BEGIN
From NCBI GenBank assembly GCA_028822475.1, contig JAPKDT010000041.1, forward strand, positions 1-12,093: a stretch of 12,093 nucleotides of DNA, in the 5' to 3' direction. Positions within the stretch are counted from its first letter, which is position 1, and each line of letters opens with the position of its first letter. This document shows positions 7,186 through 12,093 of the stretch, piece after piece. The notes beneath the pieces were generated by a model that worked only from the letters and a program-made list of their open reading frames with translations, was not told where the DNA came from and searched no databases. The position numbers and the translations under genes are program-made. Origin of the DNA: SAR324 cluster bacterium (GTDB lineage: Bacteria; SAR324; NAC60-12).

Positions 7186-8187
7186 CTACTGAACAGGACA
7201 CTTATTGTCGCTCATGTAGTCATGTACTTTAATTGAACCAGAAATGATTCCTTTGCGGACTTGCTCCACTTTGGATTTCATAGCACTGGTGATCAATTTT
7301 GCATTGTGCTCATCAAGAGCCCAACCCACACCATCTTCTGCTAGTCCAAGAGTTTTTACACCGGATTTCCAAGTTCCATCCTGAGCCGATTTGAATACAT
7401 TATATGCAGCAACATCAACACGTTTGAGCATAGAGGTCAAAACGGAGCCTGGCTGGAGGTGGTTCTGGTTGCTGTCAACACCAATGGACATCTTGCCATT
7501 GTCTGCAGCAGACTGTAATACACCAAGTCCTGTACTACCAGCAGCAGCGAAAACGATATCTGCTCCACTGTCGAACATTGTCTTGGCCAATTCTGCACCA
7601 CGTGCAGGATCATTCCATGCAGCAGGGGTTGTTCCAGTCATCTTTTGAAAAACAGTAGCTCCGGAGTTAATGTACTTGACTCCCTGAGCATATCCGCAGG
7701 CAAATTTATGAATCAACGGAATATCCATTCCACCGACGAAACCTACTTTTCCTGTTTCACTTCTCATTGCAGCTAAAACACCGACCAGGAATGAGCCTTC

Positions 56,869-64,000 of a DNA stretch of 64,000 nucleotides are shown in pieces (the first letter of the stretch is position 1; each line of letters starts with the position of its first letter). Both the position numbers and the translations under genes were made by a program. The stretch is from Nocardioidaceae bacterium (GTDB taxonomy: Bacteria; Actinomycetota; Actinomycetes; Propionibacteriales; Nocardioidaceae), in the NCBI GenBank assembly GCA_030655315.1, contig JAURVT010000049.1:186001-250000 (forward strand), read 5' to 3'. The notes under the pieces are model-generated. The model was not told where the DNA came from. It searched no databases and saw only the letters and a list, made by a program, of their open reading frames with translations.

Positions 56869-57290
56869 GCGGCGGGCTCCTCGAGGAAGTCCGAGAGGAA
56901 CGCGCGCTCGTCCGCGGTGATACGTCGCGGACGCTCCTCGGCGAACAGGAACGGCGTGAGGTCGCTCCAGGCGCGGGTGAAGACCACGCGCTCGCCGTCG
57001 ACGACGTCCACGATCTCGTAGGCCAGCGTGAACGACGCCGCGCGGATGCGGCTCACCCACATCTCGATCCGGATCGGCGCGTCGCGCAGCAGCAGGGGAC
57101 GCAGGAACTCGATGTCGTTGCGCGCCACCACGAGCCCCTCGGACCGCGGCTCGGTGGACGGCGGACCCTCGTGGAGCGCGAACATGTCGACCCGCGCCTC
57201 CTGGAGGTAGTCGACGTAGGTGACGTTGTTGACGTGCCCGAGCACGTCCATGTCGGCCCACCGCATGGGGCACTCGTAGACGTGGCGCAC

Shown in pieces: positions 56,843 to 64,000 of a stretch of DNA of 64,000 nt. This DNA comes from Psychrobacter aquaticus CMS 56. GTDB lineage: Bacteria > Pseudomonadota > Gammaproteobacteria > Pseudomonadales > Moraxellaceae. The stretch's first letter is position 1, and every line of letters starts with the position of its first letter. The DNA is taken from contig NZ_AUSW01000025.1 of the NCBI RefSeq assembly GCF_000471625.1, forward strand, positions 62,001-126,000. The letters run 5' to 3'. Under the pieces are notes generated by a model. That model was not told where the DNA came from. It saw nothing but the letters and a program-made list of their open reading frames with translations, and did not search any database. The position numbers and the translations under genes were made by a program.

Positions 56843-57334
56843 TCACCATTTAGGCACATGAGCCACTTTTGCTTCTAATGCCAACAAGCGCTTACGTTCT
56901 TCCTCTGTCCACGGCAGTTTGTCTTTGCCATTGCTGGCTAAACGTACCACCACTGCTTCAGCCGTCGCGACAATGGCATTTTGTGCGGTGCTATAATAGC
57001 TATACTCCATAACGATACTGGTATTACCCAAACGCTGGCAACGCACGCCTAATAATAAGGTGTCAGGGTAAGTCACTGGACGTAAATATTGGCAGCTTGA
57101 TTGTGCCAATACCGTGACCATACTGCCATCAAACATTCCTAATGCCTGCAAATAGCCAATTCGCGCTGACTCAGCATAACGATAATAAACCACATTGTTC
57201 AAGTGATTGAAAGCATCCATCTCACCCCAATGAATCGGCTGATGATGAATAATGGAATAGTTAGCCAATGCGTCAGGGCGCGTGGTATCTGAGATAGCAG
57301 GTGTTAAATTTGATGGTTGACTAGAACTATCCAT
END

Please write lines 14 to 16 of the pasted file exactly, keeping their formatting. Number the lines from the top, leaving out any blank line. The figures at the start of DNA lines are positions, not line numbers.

57001 ACGACGTCCACGATCTCGTAGGCCAGCGTGAACGACGCCGCGCGGATGCGGCTCACCCACATCTCGATCCGGATCGGCGCGTCGCGCAGCAGCAGGGGAC
57101 GCAGGAACTCGATGTCGTTGCGCGCCACCACGAGCCCCTCGGACCGCGGCTCGGTGGACGGCGGACCCTCGTGGAGCGCGAACATGTCGACCCGCGCCTC
57201 CTGGAGGTAGTCGACGTAGGTGACGTTGTTGACGTGCCCGAGCACGTCCATGTCGGCCCACCGCATGGGGCACTCGTAGACGTGGCGCAC